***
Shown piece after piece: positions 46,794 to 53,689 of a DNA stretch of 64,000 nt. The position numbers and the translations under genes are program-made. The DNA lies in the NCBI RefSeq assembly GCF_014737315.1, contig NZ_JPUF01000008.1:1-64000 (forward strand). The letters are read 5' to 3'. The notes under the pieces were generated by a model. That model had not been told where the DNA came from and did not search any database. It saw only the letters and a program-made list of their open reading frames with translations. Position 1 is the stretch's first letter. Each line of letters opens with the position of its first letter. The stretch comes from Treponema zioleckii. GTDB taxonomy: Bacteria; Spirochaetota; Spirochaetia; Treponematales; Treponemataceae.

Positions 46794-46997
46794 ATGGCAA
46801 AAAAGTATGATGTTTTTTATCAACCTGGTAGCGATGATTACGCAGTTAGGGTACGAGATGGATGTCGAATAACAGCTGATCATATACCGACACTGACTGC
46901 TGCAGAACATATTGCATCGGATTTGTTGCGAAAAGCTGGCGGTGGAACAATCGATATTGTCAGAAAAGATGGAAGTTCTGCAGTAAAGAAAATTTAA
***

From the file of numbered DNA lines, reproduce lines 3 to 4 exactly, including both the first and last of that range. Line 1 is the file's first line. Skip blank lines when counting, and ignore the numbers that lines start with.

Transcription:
46794 ATGGCAA
46801 AAAAGTATGATGTTTTTTATCAACCTGGTAGCGATGATTACGCAGTTAGGGTACGAGATGGATGTCGAATAACAGCTGATCATATACCGACACTGACTGC